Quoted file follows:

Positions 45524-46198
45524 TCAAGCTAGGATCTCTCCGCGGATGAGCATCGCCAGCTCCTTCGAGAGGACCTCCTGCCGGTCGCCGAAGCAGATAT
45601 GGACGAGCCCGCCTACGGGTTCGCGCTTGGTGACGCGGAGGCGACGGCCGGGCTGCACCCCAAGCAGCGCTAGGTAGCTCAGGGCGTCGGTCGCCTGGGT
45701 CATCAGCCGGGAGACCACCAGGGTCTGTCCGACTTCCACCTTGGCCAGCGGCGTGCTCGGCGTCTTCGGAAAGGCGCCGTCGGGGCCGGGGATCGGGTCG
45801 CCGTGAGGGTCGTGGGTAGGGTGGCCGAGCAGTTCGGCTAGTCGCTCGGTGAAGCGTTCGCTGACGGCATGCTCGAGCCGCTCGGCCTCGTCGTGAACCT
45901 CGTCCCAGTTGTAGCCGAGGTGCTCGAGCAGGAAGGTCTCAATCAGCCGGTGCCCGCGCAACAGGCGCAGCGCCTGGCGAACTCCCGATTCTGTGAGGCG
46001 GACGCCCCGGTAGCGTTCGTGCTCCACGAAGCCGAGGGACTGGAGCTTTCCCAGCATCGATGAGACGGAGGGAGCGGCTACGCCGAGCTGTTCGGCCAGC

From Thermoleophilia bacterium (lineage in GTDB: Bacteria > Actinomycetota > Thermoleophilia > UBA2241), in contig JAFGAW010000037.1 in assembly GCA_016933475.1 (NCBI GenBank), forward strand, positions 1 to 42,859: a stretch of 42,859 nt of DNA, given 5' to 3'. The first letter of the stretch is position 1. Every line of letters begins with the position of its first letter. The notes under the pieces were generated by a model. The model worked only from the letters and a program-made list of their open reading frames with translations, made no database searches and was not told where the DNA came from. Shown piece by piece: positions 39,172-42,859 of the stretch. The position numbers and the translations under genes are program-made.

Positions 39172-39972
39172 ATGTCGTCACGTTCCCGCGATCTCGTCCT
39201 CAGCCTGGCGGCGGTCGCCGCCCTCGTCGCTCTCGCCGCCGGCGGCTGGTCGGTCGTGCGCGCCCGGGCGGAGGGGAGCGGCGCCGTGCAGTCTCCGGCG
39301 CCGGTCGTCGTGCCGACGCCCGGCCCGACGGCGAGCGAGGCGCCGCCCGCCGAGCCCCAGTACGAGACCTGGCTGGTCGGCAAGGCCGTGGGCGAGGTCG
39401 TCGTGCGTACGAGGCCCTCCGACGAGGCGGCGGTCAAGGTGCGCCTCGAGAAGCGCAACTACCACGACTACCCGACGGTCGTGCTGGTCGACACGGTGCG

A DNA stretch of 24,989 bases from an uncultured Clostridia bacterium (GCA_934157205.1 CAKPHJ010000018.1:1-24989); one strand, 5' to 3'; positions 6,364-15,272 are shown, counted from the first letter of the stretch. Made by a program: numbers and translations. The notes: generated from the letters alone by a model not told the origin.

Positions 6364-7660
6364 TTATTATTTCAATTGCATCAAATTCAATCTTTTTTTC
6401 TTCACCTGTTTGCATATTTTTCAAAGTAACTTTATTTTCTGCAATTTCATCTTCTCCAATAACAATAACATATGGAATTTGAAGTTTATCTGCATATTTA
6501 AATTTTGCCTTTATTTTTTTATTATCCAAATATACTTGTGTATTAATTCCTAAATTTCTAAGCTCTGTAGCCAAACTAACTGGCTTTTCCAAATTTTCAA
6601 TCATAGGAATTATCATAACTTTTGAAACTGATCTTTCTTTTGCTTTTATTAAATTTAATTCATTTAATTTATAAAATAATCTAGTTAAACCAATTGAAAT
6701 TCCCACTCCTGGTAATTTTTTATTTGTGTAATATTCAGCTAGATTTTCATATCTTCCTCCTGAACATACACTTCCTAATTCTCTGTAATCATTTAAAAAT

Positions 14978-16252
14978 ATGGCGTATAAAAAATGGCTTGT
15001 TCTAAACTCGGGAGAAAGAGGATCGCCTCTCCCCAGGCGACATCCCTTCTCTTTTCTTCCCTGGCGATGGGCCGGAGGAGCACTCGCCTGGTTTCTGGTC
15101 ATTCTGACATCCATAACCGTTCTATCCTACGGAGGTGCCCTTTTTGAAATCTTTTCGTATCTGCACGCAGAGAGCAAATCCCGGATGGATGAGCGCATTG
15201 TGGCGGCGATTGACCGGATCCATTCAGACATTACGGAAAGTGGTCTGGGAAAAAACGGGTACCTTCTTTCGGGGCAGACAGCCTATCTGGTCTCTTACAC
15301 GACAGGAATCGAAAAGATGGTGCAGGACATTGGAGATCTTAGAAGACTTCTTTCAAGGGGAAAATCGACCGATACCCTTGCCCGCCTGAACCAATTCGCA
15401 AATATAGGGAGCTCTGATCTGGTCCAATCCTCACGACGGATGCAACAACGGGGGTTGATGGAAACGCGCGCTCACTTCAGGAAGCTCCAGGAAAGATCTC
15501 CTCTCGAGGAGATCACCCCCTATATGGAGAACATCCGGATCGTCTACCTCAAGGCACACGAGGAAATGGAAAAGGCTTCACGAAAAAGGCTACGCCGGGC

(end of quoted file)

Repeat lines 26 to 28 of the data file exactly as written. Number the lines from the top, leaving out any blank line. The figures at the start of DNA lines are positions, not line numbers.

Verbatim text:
15301 GACAGGAATCGAAAAGATGGTGCAGGACATTGGAGATCTTAGAAGACTTCTTTCAAGGGGAAAATCGACCGATACCCTTGCCCGCCTGAACCAATTCGCA
15401 AATATAGGGAGCTCTGATCTGGTCCAATCCTCACGACGGATGCAACAACGGGGGTTGATGGAAACGCGCGCTCACTTCAGGAAGCTCCAGGAAAGATCTC
15501 CTCTCGAGGAGATCACCCCCTATATGGAGAACATCCGGATCGTCTACCTCAAGGCACACGAGGAAATGGAAAAGGCTTCACGAAAAAGGCTACGCCGGGC